Extracellular vesicles and their immunomodulatory functions in pregnancy

  • Soumyalekshmi Nair
  • Carlos Salomon


Extracellular vesicles (EVs) are membrane-bound vesicles released into the extracellular space by almost all types of cells. EVs can cross the physiological barriers, and a variety of biological fluids are enriched in them. EVs are a heterogeneous population of vesicles, including exosomes, microvesicles, and apoptotic bodies. The different subpopulations of vesicles can be differentiated by size and origin, in which exosomes (~100 nm and from endocytic origin) are the most studied so far. EVs have essential roles in cell-to-cell communication and are critical modulators of immune response under normal and pathological conditions. Pregnancy is a unique situation of immune-modulation in which the maternal immune system protects the fetus from allogenic rejection and maintains the immunosurveillance. The placenta is a vital organ that performs a multitude of functions to support the pregnancy. The EVs derived from the human placenta have crucial roles in regulating the maternal immune response for successful pregnancy outcome. Placenta-derived vesicles perform a myriad of functions like suppression of immune reaction to the developing fetus and establishment and maintenance of a systemic inflammatory response to combat infectious intruders. A fine-tuning of these mechanisms is quintessential for successful completion of pregnancy and healthy outcome for mother and fetus. Dysregulation in the mechanisms mentioned above can lead to several pregnancy disorders. In this review, we summarize the current literature regarding the critical roles played by the EVs in immunomodulation during pregnancy with particular attention to the placenta-derived exosomes.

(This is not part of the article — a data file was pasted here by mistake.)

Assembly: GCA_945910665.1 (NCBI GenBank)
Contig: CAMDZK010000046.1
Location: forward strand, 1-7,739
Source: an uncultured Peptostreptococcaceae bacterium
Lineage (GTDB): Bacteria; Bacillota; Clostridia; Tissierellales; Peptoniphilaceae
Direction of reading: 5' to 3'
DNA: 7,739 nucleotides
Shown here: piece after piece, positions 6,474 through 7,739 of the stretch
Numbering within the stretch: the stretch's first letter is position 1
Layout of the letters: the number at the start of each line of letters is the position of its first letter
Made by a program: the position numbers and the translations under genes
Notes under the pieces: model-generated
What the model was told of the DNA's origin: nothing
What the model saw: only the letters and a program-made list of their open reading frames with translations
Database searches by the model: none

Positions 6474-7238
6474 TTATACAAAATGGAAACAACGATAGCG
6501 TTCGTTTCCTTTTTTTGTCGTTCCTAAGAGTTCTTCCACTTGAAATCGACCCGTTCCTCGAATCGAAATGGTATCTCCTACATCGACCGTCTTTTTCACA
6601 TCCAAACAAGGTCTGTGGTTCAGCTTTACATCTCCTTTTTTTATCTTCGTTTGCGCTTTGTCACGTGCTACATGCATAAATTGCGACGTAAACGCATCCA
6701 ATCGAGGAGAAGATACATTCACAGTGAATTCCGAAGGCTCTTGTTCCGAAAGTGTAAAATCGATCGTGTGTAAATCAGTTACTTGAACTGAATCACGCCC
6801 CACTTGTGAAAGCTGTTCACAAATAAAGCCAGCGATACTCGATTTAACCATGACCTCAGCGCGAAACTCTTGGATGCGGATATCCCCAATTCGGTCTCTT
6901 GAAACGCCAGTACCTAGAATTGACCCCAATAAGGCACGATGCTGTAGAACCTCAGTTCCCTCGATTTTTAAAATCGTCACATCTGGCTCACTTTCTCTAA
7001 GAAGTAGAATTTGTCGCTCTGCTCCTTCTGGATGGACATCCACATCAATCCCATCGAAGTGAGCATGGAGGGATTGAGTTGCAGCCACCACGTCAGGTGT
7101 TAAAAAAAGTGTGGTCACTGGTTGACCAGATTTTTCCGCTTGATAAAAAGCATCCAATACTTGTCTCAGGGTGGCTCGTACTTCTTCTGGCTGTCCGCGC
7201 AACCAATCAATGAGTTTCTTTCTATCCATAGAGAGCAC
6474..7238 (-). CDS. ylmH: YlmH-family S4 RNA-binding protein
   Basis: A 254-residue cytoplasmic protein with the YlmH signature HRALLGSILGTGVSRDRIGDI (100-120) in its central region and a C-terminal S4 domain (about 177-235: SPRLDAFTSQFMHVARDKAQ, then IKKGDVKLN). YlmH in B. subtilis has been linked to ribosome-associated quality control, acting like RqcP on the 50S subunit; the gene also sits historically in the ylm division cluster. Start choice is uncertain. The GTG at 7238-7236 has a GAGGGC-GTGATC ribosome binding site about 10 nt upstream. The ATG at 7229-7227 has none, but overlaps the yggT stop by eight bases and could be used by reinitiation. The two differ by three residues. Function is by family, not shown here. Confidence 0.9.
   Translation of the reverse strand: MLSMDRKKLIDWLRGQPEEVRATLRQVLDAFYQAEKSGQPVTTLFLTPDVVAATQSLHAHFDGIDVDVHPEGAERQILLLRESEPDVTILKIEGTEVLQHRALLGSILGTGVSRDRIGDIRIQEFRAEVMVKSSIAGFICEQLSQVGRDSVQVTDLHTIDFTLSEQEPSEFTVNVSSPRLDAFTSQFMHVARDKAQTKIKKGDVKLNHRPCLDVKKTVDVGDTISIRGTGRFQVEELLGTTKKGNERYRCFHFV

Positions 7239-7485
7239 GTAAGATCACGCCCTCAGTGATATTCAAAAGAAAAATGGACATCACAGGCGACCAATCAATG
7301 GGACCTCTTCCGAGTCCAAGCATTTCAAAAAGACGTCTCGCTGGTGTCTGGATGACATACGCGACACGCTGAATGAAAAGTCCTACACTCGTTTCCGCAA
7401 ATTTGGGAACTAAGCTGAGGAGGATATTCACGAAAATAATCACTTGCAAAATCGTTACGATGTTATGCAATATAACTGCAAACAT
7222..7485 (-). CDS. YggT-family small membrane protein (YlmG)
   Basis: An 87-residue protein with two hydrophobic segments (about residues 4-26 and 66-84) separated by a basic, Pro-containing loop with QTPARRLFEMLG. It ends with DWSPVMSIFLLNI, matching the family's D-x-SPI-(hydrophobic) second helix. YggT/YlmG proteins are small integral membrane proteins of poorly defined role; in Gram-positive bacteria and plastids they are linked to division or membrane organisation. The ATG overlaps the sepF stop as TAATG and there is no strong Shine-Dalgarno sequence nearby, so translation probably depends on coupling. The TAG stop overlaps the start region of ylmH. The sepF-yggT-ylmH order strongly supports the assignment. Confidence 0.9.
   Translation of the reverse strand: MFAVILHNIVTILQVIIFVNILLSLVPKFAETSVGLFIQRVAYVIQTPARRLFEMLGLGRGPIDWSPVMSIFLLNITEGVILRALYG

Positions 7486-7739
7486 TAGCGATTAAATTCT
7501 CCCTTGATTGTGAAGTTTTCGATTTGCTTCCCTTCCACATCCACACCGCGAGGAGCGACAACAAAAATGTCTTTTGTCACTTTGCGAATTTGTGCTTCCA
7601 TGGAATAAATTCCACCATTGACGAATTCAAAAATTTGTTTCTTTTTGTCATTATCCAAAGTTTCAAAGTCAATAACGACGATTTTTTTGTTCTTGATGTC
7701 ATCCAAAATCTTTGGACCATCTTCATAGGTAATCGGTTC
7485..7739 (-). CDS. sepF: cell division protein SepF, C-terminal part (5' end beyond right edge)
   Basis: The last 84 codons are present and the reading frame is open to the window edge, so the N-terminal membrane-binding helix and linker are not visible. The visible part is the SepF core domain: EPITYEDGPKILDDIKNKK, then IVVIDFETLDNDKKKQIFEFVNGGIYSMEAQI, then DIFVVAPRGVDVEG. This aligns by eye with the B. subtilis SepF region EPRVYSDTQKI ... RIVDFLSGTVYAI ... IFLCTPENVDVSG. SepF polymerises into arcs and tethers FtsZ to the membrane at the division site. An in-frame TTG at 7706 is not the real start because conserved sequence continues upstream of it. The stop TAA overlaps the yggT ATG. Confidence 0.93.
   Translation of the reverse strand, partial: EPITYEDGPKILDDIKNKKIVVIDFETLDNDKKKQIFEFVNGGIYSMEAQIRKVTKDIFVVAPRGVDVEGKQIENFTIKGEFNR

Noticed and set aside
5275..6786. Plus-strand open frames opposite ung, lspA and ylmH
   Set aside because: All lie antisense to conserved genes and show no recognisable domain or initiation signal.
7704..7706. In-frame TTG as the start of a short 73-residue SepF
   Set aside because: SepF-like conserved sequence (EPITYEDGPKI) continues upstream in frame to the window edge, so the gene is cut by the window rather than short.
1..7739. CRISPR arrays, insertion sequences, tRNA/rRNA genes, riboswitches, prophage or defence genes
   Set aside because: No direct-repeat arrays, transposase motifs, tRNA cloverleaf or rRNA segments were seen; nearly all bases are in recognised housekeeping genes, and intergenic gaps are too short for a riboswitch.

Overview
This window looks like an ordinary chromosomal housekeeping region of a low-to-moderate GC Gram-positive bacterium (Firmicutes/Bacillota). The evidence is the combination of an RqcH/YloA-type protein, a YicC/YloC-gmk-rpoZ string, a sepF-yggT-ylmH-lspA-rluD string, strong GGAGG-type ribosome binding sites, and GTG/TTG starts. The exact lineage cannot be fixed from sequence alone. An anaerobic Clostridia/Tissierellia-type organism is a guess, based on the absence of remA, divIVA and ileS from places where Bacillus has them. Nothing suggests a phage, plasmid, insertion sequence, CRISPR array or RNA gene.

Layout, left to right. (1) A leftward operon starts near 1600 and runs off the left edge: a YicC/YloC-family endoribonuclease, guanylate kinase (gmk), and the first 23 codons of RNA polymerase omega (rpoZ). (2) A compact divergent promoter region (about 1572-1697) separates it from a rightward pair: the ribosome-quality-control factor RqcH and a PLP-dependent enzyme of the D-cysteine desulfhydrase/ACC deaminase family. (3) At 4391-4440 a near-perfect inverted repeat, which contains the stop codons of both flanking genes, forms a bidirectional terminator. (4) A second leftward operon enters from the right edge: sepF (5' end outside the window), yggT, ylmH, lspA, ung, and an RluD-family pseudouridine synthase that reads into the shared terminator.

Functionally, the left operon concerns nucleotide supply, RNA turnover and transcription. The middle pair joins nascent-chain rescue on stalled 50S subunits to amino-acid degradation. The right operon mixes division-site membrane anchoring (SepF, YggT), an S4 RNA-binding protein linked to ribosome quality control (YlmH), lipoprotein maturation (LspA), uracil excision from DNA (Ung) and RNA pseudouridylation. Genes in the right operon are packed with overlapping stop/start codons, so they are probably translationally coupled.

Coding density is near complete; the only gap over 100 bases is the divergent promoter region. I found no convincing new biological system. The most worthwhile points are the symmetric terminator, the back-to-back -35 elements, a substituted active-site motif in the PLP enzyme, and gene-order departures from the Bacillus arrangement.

Pregnancy Extracellular vesicles Exosomes Immune response 


Funding information

This study received funding from Lions Medical Research Foundation and Fondo Nacional de Desarrollo Científico y Tecnológico (FONDECYT 1170809).

Compliance with ethical standards

Conflict of interest

The authors declare that they have no conflict of interest.


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Authors and Affiliations

  1. 1.Exosome Biology Laboratory, Centre for Clinical Diagnostics, University of Queensland Centre for Clinical Research, Royal Brisbane and Women’s HospitalThe University of QueenslandBrisbaneAustralia
  2. 2.Department of Clinical Biochemistry and Immunology, Faculty of PharmacyUniversity of ConcepciónConcepciónChile

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